• Domestic Support: The U.S. proposal would be capped at 5 percent of the total value of production. This would result in significant reductions in Japan $2.14 billion of trade-distorting domestic support to its pork industry, again providing for fair competition in U.S. export markets.

Chile Free Trade Agreement

Once the Free Trade Agreement (FTA) is completed and implemented, Chile will become a new market for U.S. pork exports. Under the new U.S./Chile Free Trade Agreement (FTA), to be signed in Miami on June 6, 2003, U.S. exports of pork to Chile will receive immediate duty-free treatment.

While negotiating the Chile FTA, the United States worked to secure Chile's recognition of the U.S. meat inspection system. Chile took final action on this recognition on June 3, 2003.

Central America Free Trade Agreement (CAFTA)

The five Central American Free Trade Agreement candidate countries El Salvador, Costa Rica, Guatemala, Honduras and Nicaragua hold great potential for U.S. pork exports. Currently, sanitary barriers and high tariffs keep U.S. exports to a minimum.

The Bush Administration is seeking to eliminate duties in the FTA negotiations. In separate, but parallel discussions, the USTR will be working to have CAFTA countries recognize USDA Food Safety and Inspection Service (FSIS) inspection and certification as equal to those conducted in the CAFTA countries.

Eliminating Trade Barriers to U.S. Pork Exports

On May 23, 2003, USTR was successful in challenging Mexico=s antidumping duty on live swine. This resulted in Mexico voluntarily removing a 48 percent duty on live hogs weighing less than 110 kilograms. Mexico is an important market for these smaller hogs.

USTR has worked to gain changes to China's excessively strict and burdensome meat labeling requirements. Specifically, China agreed not to require that labels be printed on boxes and instead accepted a new FSIS adhesive label. China also relaxed requirements on the content of labeling for inner poly bag packaging materials.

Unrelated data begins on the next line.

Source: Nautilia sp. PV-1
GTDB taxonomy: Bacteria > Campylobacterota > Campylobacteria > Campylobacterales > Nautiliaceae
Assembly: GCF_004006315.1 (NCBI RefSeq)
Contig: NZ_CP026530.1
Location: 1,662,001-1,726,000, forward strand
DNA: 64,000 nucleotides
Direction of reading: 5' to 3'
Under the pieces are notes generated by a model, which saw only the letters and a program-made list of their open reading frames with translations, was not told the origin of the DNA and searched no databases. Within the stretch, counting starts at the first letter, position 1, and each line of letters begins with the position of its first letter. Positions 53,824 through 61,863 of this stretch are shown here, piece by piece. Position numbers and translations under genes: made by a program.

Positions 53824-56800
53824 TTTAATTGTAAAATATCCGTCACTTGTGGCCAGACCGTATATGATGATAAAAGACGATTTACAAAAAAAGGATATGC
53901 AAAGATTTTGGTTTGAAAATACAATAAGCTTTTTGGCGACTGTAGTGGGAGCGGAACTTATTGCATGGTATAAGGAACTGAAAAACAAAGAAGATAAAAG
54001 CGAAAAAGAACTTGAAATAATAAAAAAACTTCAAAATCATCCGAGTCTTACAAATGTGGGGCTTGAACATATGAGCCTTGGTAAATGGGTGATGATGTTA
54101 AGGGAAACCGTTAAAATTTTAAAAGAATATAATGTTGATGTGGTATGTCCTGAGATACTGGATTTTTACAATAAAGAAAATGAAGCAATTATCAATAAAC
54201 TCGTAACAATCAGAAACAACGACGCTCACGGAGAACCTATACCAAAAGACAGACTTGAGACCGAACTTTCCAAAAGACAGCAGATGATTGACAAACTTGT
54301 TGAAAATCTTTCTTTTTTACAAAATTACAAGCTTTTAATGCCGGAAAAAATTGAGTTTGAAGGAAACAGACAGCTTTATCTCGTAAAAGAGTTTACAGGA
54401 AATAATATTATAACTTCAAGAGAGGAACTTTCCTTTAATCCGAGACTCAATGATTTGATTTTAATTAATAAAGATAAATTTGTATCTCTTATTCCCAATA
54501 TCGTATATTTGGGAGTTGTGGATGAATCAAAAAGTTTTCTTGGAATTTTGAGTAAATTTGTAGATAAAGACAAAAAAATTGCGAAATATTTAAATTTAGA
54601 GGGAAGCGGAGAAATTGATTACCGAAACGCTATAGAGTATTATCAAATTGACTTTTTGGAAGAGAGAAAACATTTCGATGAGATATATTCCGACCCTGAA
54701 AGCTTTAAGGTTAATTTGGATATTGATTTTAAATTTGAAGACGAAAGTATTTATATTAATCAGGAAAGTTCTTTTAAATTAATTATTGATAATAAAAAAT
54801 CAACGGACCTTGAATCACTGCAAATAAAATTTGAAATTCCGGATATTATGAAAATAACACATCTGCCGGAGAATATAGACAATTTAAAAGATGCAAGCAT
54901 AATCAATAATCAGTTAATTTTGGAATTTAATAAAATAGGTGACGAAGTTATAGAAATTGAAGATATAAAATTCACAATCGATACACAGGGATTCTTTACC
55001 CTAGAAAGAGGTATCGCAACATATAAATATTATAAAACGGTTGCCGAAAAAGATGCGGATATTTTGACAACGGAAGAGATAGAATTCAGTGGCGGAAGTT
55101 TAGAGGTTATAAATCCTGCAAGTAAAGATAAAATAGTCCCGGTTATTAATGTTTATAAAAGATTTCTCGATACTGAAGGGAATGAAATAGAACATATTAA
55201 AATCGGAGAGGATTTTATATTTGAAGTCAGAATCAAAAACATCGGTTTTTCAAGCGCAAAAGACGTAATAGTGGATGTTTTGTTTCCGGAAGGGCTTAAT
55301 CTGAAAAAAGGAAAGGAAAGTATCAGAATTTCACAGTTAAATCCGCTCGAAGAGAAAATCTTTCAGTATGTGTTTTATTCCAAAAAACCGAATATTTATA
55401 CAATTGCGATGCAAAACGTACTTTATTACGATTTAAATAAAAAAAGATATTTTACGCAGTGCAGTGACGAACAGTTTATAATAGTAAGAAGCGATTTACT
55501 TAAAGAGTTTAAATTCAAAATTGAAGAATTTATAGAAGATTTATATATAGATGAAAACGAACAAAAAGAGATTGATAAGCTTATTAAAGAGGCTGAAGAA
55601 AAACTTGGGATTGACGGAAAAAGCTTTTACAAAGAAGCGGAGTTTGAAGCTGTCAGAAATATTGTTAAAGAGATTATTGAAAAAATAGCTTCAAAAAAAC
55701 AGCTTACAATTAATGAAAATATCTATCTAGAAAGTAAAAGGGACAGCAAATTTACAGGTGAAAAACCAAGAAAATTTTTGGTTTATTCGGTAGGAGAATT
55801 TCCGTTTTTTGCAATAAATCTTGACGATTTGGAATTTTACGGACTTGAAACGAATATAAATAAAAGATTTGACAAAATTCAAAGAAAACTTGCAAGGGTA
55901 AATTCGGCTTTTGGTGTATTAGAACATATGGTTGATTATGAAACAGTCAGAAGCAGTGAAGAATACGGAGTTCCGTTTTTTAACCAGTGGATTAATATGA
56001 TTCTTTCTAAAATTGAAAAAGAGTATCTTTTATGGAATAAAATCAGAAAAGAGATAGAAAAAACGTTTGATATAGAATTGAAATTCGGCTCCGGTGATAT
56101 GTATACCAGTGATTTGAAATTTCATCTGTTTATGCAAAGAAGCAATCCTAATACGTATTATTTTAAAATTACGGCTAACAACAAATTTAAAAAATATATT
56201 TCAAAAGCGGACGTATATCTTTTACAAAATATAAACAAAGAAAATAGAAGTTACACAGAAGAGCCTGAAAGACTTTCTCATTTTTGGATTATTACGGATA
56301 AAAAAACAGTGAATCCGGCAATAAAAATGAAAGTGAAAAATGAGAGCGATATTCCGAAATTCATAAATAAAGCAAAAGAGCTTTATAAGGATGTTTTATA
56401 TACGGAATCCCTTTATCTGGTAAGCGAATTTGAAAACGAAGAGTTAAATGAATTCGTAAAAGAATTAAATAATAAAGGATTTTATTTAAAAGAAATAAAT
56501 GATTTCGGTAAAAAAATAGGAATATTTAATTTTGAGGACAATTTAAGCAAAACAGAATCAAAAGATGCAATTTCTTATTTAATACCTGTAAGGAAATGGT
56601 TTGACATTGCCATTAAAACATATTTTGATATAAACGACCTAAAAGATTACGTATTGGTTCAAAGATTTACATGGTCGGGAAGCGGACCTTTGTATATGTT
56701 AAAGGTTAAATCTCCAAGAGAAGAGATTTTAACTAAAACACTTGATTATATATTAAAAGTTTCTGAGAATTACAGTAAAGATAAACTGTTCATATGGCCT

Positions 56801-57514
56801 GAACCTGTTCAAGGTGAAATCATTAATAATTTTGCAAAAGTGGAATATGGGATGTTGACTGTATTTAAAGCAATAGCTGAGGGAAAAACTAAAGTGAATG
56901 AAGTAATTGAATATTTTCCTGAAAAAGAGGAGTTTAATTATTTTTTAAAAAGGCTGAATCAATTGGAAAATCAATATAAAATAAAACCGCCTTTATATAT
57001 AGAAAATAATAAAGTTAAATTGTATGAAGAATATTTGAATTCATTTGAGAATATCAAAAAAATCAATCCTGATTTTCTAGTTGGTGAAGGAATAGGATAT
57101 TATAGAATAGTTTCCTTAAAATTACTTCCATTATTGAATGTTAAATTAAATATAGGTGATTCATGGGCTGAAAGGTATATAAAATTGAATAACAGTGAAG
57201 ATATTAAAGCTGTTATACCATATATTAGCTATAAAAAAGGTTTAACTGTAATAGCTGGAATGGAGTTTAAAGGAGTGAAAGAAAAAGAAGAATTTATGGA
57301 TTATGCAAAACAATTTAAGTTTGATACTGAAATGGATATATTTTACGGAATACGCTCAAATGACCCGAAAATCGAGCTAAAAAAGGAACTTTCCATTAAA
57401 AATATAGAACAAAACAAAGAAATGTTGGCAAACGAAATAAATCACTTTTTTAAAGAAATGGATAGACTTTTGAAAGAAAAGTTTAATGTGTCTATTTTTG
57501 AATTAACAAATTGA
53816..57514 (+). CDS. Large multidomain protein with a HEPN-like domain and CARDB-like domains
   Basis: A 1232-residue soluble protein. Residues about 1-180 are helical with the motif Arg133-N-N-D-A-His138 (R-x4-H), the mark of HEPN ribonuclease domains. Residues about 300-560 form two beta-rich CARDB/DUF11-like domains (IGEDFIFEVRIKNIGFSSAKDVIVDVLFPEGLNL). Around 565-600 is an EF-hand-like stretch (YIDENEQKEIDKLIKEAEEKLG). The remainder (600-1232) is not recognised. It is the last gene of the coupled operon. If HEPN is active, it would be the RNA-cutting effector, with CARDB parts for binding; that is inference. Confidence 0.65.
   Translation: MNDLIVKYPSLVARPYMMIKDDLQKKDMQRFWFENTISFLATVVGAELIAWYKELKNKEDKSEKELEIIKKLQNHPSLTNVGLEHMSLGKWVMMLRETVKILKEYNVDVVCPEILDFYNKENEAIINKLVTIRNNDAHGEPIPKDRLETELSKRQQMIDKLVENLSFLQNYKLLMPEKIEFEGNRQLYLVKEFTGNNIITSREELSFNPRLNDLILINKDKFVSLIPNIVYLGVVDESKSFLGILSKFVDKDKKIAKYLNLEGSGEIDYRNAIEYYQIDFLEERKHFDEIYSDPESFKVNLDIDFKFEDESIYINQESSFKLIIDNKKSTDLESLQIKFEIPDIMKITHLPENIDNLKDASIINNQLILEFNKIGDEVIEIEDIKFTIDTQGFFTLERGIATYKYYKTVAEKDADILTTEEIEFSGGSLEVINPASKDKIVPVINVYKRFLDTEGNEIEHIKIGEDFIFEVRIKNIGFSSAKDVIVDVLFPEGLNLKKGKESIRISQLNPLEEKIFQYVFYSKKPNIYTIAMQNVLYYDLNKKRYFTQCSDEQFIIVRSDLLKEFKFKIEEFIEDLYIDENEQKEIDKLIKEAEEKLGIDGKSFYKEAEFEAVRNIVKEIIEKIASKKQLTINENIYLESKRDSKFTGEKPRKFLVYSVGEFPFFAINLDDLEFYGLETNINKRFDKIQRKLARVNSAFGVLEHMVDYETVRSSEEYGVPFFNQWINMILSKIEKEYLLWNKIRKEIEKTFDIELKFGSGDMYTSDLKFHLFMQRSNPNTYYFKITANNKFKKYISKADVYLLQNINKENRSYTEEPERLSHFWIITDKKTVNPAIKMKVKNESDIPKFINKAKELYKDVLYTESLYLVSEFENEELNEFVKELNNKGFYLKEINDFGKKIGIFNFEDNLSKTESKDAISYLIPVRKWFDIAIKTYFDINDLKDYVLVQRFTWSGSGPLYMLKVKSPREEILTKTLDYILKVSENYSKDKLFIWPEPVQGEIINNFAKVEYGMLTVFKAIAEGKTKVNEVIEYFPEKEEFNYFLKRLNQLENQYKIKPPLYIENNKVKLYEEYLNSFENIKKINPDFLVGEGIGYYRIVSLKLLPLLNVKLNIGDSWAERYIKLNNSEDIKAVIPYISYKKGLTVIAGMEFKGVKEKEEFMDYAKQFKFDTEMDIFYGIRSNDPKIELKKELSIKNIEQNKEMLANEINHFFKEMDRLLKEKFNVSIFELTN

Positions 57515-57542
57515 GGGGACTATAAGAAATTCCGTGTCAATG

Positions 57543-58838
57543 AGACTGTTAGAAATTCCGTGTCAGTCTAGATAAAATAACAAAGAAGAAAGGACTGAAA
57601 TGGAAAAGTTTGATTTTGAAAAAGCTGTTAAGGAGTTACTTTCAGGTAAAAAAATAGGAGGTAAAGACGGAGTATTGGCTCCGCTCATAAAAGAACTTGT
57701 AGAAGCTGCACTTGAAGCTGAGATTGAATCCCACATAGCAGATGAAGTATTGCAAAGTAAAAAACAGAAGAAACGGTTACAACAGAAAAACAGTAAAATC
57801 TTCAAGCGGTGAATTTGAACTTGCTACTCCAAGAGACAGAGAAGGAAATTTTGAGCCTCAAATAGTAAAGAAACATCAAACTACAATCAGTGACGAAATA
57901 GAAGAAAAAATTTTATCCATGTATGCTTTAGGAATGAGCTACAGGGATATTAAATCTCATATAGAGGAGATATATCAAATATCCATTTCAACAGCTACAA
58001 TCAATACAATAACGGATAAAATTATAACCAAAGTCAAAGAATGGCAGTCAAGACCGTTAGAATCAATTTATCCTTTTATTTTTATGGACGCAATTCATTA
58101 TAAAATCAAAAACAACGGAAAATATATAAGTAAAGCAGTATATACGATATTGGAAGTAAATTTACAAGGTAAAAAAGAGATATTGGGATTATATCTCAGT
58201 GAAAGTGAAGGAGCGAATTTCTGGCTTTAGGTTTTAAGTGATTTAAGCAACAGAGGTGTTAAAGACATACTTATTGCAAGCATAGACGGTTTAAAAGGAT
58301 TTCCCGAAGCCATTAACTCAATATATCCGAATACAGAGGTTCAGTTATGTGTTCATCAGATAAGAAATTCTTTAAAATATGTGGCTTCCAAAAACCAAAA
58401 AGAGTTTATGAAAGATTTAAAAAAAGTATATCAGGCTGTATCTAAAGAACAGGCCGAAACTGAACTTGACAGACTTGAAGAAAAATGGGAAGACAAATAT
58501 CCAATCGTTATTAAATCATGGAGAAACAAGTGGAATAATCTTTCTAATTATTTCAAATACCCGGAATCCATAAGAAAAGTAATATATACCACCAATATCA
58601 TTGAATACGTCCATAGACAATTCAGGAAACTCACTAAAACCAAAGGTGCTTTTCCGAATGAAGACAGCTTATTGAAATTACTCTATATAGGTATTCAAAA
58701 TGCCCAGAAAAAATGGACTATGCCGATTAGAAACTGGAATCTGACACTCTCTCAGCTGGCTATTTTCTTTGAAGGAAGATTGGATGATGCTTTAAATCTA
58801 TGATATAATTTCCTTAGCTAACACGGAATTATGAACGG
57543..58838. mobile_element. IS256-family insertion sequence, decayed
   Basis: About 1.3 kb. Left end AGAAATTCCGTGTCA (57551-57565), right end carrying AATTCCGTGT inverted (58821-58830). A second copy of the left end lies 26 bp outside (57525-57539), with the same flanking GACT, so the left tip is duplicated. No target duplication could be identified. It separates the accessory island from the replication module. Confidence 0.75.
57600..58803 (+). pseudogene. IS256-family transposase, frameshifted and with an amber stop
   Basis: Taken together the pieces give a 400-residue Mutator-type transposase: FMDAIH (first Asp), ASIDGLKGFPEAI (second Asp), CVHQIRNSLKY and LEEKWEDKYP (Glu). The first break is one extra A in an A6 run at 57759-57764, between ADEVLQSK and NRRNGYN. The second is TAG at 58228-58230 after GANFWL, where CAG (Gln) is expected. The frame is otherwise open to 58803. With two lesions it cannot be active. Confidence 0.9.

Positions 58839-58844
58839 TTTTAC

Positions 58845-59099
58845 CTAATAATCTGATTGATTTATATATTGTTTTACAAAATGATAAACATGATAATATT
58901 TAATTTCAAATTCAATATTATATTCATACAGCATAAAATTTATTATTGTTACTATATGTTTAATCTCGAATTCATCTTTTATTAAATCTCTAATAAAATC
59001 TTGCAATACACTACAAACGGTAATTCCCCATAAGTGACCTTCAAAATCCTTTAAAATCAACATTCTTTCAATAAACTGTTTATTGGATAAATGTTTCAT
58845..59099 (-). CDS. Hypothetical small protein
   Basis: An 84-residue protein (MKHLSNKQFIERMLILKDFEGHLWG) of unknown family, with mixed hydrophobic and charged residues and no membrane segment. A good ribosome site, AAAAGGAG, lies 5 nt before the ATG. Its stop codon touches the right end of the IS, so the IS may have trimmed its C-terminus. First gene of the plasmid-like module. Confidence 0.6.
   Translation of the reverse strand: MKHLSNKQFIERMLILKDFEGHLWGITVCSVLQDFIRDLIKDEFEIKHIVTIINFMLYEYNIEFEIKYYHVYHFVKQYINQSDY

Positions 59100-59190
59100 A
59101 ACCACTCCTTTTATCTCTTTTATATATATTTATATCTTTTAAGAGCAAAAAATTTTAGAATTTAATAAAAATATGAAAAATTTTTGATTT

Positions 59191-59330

USTR successfully engaged the Chinese on its use of import permits to limit import volumes. The Chinese subsequently have been approving multiple permits and appear to have lifted the 200 metric ton limit per permit. USTR continues to work with USDA and the pork industry to address China's zero tolerance on pathogens (listeria and salmonella) in raw meat and the subsequent delisting of several U.S. packing plants (including a large pork plant).

Russia is the 6th largest market for U.S. pork exports. U.S. pork exports to Russia in the past few years have been around 30 million tons a year. They fell to 16 million tons in 2002 because of competition from subsidized EU and Brazilian exports.

On April 1, 2003, Russia imposed a restrictive 337,500 metric ton TRQ for fresh/frozen pork, with an in-quota duty of 15 percent and an out-of-quota duty of 80 percent. USTR is currently engaged in addressing U.S. concerns with Russia's recent imposition of a Tariff Rate Quota (TRQ) on pork.

Opening the Australian market for U.S. pork exports is a priority for the Bush Administration. Although Australia has no tariffs on imported pork, Australia has sanitary/animal health barriers that keep imported pork out. USTR is pushing the Australian government to develop a new, science-based pork import policy.

USTR has initiated WTO dispute settlement procedures on Venezuela's failure to issue import permits for U.S. pork and a number of other agricultural products. Venezuela holds great potential for U.S. pork exports.

Source: United States Trade Representative - June 2003